Saturday, June 12, 2010
My country 'tisn't of thee
As the World Cup kicks off in South Africa, it is hard to imagine any participating nation discouraging its citizens from flying the national flag in support of their team. Any nation, that is, except my native land, where my departure has clearly lowered the national average IQ even more than I previously thought.
English - as opposed to British - nationalism is rarely as fervent as the Scottish and Welsh varieties - there is no English Nationalist Party in Parliament, and unlike Scotland and Wales, England has no Parliament of its own. Only major sporting events generally bring out displays of English patriotism, when the cross of Saint George, England's patron saint, is seen more often than the United Kingdom's Union Flag ( as the Union Jack is properly called).
One of the reasons being given by killjoys for banning the flying of the flag is fears that it might appear racist. Where do these people live? Clearly they haven't noticed that England's football team has been racially integrated for two decades - indeed, several black players have captained it over the years, and mixed-race player Rio Ferdinand would be doing so in this tournament had he not been injured.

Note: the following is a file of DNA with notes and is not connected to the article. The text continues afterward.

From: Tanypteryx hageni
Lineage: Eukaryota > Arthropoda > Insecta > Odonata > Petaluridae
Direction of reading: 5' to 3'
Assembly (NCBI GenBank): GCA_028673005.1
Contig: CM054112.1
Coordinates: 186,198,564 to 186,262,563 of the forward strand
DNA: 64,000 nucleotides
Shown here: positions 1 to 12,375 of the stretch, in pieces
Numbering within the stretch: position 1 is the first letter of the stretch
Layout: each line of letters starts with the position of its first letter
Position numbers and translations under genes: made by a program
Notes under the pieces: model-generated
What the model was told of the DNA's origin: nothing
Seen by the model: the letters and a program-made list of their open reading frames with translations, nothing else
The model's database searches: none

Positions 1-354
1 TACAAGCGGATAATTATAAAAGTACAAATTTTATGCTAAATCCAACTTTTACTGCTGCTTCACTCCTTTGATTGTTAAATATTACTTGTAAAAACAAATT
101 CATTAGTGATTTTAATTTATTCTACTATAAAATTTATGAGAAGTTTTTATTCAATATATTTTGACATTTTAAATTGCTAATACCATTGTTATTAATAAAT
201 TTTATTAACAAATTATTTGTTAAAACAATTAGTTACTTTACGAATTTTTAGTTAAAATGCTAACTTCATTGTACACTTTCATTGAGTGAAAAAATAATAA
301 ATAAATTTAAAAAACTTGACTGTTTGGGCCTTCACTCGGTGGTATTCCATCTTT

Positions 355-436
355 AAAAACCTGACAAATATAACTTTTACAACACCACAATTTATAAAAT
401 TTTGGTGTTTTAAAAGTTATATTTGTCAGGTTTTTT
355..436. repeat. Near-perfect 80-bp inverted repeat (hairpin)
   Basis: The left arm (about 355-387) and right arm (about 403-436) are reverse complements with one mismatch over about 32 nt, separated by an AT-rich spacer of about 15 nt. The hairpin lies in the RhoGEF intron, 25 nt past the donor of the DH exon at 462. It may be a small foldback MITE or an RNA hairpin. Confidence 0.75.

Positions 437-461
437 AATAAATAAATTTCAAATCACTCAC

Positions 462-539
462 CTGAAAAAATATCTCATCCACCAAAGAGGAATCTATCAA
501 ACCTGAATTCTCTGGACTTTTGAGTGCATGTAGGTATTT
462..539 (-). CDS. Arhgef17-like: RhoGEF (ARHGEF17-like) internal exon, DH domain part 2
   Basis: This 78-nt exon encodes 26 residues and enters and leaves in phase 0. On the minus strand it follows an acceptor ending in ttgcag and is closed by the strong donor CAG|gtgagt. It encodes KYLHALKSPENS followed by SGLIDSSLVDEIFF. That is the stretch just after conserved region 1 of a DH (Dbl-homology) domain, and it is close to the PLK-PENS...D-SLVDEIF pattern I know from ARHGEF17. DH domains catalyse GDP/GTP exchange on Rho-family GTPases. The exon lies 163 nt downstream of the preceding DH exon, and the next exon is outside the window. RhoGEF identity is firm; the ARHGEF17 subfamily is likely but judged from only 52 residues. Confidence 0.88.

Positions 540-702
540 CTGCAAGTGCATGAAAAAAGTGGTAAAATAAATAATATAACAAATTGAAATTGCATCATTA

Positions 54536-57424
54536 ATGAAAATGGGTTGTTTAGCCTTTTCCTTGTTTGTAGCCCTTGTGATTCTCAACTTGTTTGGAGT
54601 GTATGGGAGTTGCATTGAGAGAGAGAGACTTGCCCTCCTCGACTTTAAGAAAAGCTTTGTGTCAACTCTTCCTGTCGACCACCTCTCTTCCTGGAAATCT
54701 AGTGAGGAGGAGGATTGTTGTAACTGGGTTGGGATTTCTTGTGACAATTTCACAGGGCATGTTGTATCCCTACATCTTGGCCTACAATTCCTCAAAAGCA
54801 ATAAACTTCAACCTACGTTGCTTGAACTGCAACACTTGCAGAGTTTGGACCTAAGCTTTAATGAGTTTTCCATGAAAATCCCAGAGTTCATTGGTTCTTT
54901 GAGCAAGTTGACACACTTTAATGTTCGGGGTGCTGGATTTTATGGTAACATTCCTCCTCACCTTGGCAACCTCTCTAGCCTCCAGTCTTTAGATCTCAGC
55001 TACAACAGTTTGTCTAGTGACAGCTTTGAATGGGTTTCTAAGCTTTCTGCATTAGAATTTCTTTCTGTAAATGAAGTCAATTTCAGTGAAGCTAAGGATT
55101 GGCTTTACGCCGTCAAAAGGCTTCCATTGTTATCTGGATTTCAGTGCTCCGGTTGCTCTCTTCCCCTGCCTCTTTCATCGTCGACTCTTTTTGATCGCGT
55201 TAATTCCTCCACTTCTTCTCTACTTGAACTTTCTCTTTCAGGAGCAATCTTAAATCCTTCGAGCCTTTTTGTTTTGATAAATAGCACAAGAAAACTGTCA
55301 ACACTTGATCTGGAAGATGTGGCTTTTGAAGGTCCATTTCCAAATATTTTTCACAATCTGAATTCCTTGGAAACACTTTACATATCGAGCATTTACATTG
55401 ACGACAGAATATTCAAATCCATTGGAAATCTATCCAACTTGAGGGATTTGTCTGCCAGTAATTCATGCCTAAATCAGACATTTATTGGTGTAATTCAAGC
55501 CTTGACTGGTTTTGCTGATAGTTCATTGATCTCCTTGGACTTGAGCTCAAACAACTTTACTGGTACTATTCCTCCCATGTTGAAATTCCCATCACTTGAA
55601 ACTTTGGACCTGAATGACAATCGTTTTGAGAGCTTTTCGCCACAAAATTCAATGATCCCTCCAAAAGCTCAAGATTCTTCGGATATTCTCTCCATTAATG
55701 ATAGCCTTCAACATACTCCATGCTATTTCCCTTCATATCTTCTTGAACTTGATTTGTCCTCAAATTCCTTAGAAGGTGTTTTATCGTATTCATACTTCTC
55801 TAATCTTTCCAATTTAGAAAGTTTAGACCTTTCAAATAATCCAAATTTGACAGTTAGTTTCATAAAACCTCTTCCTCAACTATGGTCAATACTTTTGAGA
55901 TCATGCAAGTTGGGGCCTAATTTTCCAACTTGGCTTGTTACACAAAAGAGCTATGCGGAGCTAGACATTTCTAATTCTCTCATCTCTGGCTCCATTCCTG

It is true that members of the odious British National Party like to cloak themselves in the flag, but singer Billy Bragg neatly put their bullshit into perspective when he pointed out that their anti-immigration policies would make St George, born in the Middle East, unwelcome in England. (Ironically, the YouTube clip was apparently posted by a BNP supporter). But then logic has never been racists' strong point - I am old enough to remember people arguing that no black player would ever be good enough to play for England - at the very time when Pele (certainly not white) was establishing his reputation as the greatest footballer of all time.